Two feet from his face is the head of a girl. She is bent straight over from the waist, head facing the floor in the manner of a discarded doll. Juxtaposed, they're like cheap toys abandoned on Christmas day after thirty seconds.

She has bootlaces for hair, black and white, dangling on the verge of a puddle. If the guy with the rucksack opened his eyes he might think he was still at the party and that in front of him was the hemp curtain at the entrance to a hippy's kitchen.

Luckily, that won't prove to be an immediate problem. He has toppled over. Now, he's gripping the handrail beside the bootlaces and hauling himself up. He focuses on the girl's sinewy braids, and puzzlement flits across his face. Then he topples to the other side. You might think that someone would try to assist in some way or, at the very least, say something. But this is London and its population is weary. The spirit of the Blitz is truly from a bygone age, and this is what we call normality. Most people will have forgotten their journey by the time they get home.

I pick up a bit of newspaper. "Sun's rays to roast Earth as poles flip." I check the date, make sure it hasn't happened yet. Last week's Observer. Poles flip. First World War Two and now this!

Actually, this sounds serious. Earth's magnetic field is playing up and could disappear any minute. This could be a prelude to the poles flipping over, north to south and vice versa but fear not, we'll probably be fried to a crisp already, as radiation bursts from outer space will turn us into another Mars. It could happen at any time, lying in the bath with a big toe in the tap, or sticking on a line at the bookies. It could happen right now, while we're sitting on this old charabanc. Deadly stuff. And if we did survive, Christ, we might have to do this journey all over again.

Rucksack guy is in trouble. He is unable to clearly and confidently state his name. Nor could he confirm that you are holding two fingers in front of his face. He is pale, and his head lolls around as if on ballbearings. He has now assumed the appearance of the degenerate. The badge around his neck states that he is Pat McKenna, communications officer at the American Embassy. Laud that if you will, but this man is the enemy of a yob-free society. Undoubtedly he is going to be sick, an occurrence as unwelcome as the police turning up at a party. It may well be time to move.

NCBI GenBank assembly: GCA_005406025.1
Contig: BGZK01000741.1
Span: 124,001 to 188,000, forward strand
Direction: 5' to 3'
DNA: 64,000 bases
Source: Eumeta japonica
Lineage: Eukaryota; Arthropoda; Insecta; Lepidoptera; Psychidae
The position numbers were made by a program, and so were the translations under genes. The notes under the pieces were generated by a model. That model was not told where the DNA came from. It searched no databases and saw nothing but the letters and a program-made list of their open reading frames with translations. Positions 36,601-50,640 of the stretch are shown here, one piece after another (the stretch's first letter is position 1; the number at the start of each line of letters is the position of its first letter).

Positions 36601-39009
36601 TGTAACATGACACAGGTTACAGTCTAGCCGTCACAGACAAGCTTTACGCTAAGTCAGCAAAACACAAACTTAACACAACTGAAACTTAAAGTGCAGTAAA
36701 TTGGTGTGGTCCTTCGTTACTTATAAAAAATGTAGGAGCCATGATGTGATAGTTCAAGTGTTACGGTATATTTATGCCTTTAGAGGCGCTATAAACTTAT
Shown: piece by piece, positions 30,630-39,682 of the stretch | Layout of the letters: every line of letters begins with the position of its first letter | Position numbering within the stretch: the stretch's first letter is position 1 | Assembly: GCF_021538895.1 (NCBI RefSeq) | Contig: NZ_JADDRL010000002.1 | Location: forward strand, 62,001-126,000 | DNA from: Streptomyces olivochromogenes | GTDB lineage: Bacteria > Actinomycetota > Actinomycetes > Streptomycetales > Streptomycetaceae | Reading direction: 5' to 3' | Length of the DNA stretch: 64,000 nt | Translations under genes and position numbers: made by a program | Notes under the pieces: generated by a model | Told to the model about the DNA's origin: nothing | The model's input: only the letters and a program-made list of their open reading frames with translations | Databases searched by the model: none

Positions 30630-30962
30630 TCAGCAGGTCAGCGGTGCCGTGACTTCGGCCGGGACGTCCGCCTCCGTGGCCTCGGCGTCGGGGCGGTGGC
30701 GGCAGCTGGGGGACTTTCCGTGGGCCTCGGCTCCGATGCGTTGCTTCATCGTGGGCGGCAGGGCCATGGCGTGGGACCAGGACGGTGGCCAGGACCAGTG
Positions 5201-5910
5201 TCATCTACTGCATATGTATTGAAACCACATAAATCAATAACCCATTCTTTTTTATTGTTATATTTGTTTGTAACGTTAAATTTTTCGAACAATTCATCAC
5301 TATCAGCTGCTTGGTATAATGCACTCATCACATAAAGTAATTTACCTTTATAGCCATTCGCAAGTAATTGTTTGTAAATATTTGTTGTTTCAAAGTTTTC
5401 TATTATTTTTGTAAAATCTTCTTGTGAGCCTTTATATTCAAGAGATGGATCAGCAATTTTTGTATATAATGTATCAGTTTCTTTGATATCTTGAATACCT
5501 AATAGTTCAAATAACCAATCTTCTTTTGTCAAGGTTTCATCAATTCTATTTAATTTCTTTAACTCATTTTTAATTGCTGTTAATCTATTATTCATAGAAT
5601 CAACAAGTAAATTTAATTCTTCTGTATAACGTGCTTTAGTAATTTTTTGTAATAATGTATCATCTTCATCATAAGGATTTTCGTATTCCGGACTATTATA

Further down, the carriage is also busy, full of those out for the high life creeping their way home. Back to a tasty cup of bitterness and recrimination, before settling down to a comfortable night's nightmares. Sure, there are people laughing and shouting, but most people are in a world of their own, concentrating their memory on a better part of the evening.

On the big padded seats that face each other, three nuns are kept company by a tattooed man. If the nuns are real, then I would imagine that this is quite late for them to be out. There is the possibility that they are non-nuns, just some jovial youngsters coming back from a fancy dress party or the singalong at The Sound Of Music. Yes, maybe, but they have that ineffable piety, which is as much a giveaway to their religiousness as the 'Cut here' tattoo on the neck of their travelling companion signals a dangerous person.

Nuns with guns! Who sat down with whom?

The man obviously has some issues. The all-over design might not have the subtle intricacies of the woad-covered Celtic warrior, but he deserves a nod for perseverance. It must have taken many years of pain to look like that. If I squint at him, he reminds me of one of those old Paisley pattern lobby carpets that were common in the Seventies, 3D and come to life.

Imagine being introduced to him over the vol-au-vents. Hello, I'm Geoffrey, or Cyril, or Forbes. Whatever. I'm a policy advisor for the Liberal Democrats. What? This? Oh, I got drunk on my stag night. Slight aberration.